Monday, April 6, 2015


One of the pleasures of watching a heist flick like THE BANK JOB (2008), is anticipating just exactly what's going to go wrong with the caper. And you know something will. It's one of the tropes of this sub-genre of crime film. No matter how well planned and executed the heist is, something will inevitably go wrong and generate even more suspense for the duration of the film.

In THE BANK JOB (which is set in 1971), British intelligence outfit MI-5 is very interested in a particularly incriminating set of photographs stored in a safety deposit box in a London bank vault. They can't legally touch it but they can recruit a team of amateur bank robbers to tunnel into the vault from the basement of an adjacent purse shop to get the photos and whatever other valuables (money, jewels, stocks, bonds, etc.) they want.

It's not a bad plan and the team, led by Jason Statham with the lovely Saffron Burrows the contact point with the government spooks, gets exactly what they came for. And much more.

Turns out there was more than one set of incriminating photos stored in a safety deposit box and the thieves now have them in their possession along with a ledger (belonging to a pornography kingpin) whose entries list payoffs to various crooked London cops.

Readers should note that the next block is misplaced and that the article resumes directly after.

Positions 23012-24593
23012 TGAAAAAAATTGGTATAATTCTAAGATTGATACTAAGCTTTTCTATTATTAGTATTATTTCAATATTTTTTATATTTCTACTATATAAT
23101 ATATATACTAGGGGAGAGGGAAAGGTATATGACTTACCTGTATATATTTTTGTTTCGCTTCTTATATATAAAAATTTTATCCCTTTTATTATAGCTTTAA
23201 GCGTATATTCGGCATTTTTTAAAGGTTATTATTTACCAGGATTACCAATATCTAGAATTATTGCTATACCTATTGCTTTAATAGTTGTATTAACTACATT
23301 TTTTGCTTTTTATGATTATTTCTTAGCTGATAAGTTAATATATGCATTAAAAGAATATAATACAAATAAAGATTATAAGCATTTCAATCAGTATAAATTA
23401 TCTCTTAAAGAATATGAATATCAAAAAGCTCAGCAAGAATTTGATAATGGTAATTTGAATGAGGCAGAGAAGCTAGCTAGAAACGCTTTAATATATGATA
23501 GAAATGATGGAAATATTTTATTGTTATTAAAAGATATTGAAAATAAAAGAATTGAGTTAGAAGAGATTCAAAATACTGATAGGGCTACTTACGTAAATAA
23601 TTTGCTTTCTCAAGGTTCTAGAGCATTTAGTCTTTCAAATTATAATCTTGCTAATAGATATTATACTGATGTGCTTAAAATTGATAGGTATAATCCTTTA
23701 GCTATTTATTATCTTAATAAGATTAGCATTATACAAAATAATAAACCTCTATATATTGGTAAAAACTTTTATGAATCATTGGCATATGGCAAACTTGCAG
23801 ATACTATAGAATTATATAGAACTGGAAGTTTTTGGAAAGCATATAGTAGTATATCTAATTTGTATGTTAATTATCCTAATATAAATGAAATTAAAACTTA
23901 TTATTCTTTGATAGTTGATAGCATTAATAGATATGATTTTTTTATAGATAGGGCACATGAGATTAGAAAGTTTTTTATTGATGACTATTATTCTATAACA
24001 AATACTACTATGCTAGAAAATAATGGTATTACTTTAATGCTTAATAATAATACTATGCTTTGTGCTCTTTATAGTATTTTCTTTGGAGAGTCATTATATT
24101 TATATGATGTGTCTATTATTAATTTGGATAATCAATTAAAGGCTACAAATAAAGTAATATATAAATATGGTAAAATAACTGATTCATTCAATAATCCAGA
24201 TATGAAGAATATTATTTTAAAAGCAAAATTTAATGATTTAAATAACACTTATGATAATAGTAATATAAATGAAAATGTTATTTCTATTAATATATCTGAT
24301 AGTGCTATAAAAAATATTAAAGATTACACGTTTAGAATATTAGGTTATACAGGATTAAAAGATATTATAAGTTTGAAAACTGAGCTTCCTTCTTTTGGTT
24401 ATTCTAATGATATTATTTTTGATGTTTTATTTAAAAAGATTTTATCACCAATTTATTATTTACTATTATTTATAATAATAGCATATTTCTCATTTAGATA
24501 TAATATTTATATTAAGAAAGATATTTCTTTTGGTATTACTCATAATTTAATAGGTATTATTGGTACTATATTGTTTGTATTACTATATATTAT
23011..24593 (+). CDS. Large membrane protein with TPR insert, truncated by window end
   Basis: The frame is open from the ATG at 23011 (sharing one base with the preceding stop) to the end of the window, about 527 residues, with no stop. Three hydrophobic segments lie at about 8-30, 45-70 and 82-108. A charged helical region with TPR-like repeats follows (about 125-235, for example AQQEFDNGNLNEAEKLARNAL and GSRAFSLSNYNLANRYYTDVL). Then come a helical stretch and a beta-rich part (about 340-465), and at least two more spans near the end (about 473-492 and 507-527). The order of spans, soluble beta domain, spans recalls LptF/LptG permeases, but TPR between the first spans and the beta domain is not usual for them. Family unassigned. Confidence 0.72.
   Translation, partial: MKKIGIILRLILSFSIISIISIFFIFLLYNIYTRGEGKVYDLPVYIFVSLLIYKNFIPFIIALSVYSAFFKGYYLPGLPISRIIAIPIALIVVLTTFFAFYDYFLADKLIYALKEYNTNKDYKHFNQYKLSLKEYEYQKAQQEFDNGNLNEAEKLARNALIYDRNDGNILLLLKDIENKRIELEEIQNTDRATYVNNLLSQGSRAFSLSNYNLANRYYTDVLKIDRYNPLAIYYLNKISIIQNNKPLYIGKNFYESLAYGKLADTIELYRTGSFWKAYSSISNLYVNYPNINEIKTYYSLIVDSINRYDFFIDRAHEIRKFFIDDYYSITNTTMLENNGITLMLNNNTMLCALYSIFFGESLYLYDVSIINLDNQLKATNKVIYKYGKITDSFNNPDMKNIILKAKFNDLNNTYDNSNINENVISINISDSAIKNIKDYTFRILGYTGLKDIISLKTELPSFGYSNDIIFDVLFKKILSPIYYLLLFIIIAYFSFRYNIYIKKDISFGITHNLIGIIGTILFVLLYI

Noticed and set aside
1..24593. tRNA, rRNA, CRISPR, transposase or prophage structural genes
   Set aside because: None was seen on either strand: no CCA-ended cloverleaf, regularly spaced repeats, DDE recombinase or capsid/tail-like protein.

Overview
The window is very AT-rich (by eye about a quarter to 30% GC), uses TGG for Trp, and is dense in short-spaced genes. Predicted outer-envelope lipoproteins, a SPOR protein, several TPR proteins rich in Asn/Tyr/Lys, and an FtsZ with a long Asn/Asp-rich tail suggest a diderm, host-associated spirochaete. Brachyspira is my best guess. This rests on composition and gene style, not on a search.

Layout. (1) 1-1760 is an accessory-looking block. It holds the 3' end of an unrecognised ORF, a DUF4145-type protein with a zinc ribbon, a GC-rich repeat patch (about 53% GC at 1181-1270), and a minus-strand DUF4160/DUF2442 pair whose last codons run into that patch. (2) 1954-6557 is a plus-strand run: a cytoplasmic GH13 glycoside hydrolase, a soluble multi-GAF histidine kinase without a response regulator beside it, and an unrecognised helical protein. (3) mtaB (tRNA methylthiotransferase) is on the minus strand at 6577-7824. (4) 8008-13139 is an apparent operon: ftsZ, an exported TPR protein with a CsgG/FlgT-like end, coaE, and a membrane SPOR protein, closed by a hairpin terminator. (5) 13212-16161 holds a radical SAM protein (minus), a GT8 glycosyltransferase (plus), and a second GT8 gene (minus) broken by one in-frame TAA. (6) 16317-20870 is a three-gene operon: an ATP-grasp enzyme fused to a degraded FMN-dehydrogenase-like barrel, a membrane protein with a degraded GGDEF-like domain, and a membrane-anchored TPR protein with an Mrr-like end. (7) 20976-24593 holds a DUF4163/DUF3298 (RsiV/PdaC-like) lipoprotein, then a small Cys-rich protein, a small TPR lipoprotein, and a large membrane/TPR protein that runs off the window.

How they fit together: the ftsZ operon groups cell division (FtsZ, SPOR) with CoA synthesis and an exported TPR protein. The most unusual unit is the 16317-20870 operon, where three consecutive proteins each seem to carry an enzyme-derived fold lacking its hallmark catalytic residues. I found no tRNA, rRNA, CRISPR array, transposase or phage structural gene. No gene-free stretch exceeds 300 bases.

The robbers soon find themselves in a squeeze play. The spies want the photos. The mobster wants his ledger. Statham and gang just want to survive and get away to enjoy their loot. It's up to Statham to negotiate some tricky business to insure his safety but not before a few of the gang are caught and killed by various players.

Loosely based on a true story (a London bank was robbed in much the same way in 1971), THE BANK JOB is competently directed by Roger Donaldson with a good script by Dick Clement and Ian La Frenais. There's not a lot of action here until the very end when Statham takes out some mobsters. The suspense slowly builds and the story takes some interesting twists and turns.

THE BANK JOB isn't the greatest heist film ever made but it's solid, well done and worth seeing.


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